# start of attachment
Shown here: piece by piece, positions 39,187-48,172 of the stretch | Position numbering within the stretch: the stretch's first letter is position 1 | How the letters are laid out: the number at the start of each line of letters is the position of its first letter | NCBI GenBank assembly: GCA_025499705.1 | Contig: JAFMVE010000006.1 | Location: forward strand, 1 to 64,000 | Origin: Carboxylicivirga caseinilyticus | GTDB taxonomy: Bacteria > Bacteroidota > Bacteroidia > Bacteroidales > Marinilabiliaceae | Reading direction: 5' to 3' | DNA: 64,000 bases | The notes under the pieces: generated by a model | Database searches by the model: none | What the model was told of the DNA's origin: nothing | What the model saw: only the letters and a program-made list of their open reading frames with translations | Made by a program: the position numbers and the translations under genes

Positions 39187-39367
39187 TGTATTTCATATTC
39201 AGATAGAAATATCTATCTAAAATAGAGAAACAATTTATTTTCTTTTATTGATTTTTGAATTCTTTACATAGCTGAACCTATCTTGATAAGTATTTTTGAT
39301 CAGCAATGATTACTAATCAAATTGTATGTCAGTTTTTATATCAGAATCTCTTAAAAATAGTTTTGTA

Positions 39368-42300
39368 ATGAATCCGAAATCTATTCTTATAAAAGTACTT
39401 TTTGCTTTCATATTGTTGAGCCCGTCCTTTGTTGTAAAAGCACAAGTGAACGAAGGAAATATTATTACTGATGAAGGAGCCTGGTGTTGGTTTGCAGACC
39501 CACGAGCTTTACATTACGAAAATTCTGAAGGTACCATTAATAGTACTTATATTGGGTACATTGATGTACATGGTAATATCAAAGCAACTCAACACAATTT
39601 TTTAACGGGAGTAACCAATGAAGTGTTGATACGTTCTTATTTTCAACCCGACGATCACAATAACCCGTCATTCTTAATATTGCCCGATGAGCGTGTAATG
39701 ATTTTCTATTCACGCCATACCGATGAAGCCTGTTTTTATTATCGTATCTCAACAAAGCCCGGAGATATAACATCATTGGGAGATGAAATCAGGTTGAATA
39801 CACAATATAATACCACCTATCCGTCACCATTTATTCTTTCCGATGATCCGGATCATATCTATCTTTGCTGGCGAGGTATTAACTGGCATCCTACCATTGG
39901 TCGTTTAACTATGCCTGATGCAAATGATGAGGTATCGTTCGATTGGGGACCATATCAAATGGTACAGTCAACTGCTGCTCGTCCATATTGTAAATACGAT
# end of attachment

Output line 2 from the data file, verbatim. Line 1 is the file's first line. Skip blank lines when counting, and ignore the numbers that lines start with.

Positions 39187-39367